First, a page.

It’s been almost three years since Leicester’s miraculous 15/16 season, what’s changed since and what does the future hold?
It’s been 1067 days since Leicester City were confirmed Premier League champions for the stupendous 2015/2016 season. A 5000-1 miracle was turned into reality on the 2nd May 2016 as Tottenham players lost their heads against Chelsea at Stamford Bridge, and the Leicester squad could begin to celebrate the craziest Premier League surprise ever. As a result, bookies faced their biggest ever payout, £25m, almost half the amount Leicester paid to assemble that squad, £54.4m. To put this into perspective, Manchester City paid around £55m for Kevin De Bruyne at the beginning of that season. Perhaps, this is the Moneyball effect at its finest. Nevertheless, with almost three seasons gone since these heroics that saw Leicester write their name in history, they have solidified themselves as an upper mid-table team. We take a look at how the identity and players have changed as well as a look into the future.
Managers & Identity
Despite signing a four-year contract in August 2016, Ranieri was the first piece of the title-winning team to be dismantled. He was dismissed in February 2017 with Leicester hovering just a point above the relegation zone, in what seemed a “back to reality” season domestically. Ranieri’s counter-attacking style was continued with Craig Shakespeare, Ranieri’s right-hand man during the title win. Shakespeare managed to provide some stability as he guided Leicester to a 12th place finish on 44 points and a Champions League quarter-final. Ultimately his quality was found out and he failed to leave an imprint on the squad, with Leicester pretty much the same as before, both in terms of style and performances. Only this time, they were actually left in the relegation zone. Leicester had become one dimensional, relying solely on counter-attacking. However, during the 16/17 campaign, Premier League sides had learned their lessons not to play a high-line and dominate possession, as this was when Leicester could penalise you the most. Instead, they sat off offering Leicester more of the ball, this showed Leicester’s lack of ideas as they struggled to break teams down, and results dipped.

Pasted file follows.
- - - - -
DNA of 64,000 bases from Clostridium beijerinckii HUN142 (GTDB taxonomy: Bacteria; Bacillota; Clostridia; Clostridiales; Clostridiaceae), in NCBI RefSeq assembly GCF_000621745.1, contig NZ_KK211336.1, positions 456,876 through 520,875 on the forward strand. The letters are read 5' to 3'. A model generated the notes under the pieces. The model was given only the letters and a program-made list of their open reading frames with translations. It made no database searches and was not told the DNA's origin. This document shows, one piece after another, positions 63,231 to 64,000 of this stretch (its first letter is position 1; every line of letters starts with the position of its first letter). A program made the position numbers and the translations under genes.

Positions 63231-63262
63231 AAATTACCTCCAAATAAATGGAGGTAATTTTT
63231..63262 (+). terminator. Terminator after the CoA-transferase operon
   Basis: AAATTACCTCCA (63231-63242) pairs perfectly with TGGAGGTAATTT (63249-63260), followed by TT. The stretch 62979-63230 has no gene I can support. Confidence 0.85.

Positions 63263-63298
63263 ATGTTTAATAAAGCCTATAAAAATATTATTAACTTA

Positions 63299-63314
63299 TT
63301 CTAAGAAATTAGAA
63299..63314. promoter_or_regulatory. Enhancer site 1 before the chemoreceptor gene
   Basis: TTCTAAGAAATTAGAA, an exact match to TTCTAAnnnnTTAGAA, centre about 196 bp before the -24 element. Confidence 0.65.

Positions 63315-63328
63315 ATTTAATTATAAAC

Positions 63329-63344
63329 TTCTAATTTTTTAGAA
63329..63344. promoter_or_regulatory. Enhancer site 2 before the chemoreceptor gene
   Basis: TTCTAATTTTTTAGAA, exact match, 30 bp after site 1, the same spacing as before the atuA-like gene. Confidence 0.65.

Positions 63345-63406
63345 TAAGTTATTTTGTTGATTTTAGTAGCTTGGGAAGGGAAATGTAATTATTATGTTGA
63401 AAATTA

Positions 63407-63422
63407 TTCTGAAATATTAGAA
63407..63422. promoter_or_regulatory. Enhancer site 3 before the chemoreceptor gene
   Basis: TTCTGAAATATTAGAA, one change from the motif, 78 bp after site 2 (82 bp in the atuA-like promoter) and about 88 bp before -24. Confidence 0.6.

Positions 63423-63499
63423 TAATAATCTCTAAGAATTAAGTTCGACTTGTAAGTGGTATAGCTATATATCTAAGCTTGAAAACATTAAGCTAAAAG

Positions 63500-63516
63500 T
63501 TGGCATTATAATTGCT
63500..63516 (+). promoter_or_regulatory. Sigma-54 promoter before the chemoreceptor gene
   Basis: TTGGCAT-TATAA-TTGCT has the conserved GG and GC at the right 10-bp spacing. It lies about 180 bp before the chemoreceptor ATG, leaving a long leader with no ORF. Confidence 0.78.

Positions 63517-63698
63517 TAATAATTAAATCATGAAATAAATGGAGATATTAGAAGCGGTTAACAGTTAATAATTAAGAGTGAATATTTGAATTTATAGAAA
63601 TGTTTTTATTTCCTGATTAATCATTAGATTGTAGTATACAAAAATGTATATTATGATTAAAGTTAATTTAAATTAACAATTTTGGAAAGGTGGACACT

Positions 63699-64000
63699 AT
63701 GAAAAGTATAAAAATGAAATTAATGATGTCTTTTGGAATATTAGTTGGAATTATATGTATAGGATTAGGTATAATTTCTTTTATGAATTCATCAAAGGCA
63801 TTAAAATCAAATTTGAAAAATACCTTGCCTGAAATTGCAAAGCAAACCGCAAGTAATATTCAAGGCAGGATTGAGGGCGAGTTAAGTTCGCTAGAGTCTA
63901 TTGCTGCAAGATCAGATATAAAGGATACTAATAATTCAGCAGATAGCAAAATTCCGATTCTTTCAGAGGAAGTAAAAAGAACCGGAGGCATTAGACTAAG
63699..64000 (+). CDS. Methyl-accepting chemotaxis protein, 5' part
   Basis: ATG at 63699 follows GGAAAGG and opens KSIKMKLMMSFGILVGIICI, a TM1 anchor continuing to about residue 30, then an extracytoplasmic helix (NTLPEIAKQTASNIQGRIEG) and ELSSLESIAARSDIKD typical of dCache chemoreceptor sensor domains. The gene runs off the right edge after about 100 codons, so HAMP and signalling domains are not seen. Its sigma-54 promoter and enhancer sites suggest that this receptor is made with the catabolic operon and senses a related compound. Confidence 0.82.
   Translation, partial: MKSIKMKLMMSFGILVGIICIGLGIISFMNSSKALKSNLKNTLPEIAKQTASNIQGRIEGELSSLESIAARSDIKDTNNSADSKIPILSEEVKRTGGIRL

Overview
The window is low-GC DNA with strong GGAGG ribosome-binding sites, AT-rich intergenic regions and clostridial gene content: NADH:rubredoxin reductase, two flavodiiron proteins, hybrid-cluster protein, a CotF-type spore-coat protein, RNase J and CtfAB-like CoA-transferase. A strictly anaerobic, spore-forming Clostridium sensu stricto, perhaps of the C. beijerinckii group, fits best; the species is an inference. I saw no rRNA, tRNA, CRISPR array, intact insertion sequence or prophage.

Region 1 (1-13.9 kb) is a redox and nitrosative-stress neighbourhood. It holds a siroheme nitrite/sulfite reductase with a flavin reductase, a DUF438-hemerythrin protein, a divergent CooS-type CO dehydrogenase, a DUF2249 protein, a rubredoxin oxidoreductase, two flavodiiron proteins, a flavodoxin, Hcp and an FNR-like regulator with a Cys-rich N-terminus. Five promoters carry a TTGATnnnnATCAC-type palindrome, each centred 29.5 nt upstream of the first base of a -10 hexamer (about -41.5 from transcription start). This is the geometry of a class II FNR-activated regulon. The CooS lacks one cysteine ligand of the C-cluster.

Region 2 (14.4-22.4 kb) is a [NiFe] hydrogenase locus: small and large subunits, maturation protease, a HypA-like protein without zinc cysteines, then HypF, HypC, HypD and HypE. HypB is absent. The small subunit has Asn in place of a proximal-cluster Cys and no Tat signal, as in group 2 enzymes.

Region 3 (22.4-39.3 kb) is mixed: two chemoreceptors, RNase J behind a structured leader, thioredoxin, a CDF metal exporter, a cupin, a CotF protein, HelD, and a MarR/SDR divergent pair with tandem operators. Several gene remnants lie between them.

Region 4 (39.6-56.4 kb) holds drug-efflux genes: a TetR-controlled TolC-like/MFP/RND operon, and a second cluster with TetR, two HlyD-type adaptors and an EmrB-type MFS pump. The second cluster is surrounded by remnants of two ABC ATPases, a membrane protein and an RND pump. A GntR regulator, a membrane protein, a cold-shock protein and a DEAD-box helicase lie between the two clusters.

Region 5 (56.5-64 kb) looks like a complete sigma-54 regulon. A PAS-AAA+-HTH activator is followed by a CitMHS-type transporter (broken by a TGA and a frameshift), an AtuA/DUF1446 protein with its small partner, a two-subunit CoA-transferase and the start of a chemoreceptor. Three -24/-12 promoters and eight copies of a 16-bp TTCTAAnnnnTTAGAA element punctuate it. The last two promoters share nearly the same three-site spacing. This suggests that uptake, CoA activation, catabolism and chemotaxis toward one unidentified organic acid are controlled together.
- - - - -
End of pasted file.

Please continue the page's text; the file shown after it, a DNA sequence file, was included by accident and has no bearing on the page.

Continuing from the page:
In came Frenchman Claude Puel. Despite a winning percentage of only 34.3% throughout his tenure, he managed to lead the foxes to an impressive 9th place finish in the 17/18 season. What disappointed fans and players alike was the negative football on display week after week. It quickly became apparent that the pragmatic approach and dour personality were not going to be sustainable. Now to today, Brendan Rodgers. He joined Leicester whilst being on course to win the “Treble Treble” in Scotland. (Yeah, apparently that’s a thing up there). Leicester fans might finally get their wish of free-flowing attacking football, as Rodgers management style heavily revolves around ball movement and retaining possession. He will want players to get the ball forward much quicker than was previously seen under Puel. But more than anything, Rodgers has a young squad and he will be eager to implement his ideas as quickly as possible. Three wins and a loss from four games isn’t the worst possible start.
The beating heart and dynamism of that famous 15/16 team, especially in midfield, has long gone and been replaced. N’Golo Kanté had left at the end of the campaign, going on to win another Premier League title and World Cup since then. Whilst Drinkwater stayed for one last campaign before joining Chelsea mainly as a backup. Riyad Mahrez finally relished his dream of joining Manchester City last summer, leaving Marc Albrighton as the last one standing. Currently, Leicester have a midfield trio of Wilfred Ndidi (22), James Maddison (22) and Youri Tielemans (21). These three not only bring youth to this team but individual qualities that complement each other very well. With Ndidi sitting back, Maddison playing furthest forward and Tielemans in between dictating the tempo.